03:55 GMT23 June 2021
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    In the over 200 years of US history, impeachment proceedings have been initiated three times prior to the recent bid by House Democrats. None of the attempts resulted in the removal of the incumbent US president from office.

    Impeachment has become a buzzword in the media over the past week as the Democratic speaker of the House announced the opening of formal impeachment proceedings against the US president, citing abuse of power in a 25 July conversation with his Ukrainian counterpart Volodymyr Zelensky, during which Trump allegedly pressured his Ukrainian colleague into launching a probe into former Vice President Joe Biden.

    House Speaker Nancy Pelosi announces Trump impeachment inquiry at the U.S. Capitol in Washington

    What is impeachment?

    Impeachment is a process by which a legislative body presses charges against a government official, which may (or may not) result in their removal from office.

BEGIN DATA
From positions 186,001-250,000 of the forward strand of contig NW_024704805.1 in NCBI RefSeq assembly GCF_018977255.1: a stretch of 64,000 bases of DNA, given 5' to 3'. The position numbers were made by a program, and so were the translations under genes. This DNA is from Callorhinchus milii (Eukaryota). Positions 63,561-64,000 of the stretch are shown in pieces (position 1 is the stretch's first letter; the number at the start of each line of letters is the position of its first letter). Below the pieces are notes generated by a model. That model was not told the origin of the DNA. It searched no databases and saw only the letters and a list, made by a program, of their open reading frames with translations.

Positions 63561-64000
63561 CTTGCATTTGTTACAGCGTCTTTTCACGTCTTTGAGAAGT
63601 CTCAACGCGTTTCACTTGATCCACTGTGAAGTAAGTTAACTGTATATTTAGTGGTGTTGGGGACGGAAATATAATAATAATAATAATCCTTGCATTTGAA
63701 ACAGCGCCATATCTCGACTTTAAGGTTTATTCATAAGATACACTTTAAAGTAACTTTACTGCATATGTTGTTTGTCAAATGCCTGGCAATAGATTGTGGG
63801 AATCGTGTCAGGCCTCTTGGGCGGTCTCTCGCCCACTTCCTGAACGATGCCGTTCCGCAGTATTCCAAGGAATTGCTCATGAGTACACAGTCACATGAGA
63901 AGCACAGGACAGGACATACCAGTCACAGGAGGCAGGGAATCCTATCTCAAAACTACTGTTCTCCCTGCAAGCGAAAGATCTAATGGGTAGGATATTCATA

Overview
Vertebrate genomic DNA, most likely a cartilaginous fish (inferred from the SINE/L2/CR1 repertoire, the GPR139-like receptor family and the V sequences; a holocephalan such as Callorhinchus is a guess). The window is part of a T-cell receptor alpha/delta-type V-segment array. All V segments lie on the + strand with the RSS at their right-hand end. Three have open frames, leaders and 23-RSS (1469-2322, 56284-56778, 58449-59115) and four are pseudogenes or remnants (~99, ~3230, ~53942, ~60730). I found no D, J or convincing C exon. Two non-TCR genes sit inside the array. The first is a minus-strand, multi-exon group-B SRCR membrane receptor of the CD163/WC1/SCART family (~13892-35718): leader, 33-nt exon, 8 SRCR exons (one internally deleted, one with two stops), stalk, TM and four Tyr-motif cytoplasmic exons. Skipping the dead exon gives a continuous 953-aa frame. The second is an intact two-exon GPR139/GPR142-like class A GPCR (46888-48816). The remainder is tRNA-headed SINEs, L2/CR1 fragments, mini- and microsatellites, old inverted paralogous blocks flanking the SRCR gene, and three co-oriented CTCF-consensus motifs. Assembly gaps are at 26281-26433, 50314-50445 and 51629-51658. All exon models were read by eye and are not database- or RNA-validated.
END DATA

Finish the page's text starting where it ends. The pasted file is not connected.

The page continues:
So, how does an impeachment procedure in the United States unfold? Here are the main steps:

    • Impeachment is announced.
    • House Committees present evidence of impeachable offences to the Judiciary Committee.
    • If there is sufficient evidence, then the House of Representatives votes on whether or not to impeach the president.
    • If a majority votes for impeachment, then the proceedings advance to the Senate.
    • The Senate then holds a trial.
    • If 2/3 of the Senate votes to convict the president, then the president is removed from office.
    • However, if no evidence is presented to the Judiciary Committee, or either of the Houses vote not to impeach, then the president remains in office.

    The first impeachment proceeding in the US took place in 1868 against President Andrew Johnson, but there were not enough votes in the Senate to impeach him.

    President Nixon also faced impeachment following the notorious Watergate scandal, but he stepped down before the trial.

    The latest impeachment attempt was against Bill Clinton in relation to the Monica Lewinsky case. However, this time the Senate did not gather enough support to remove the president from power either.


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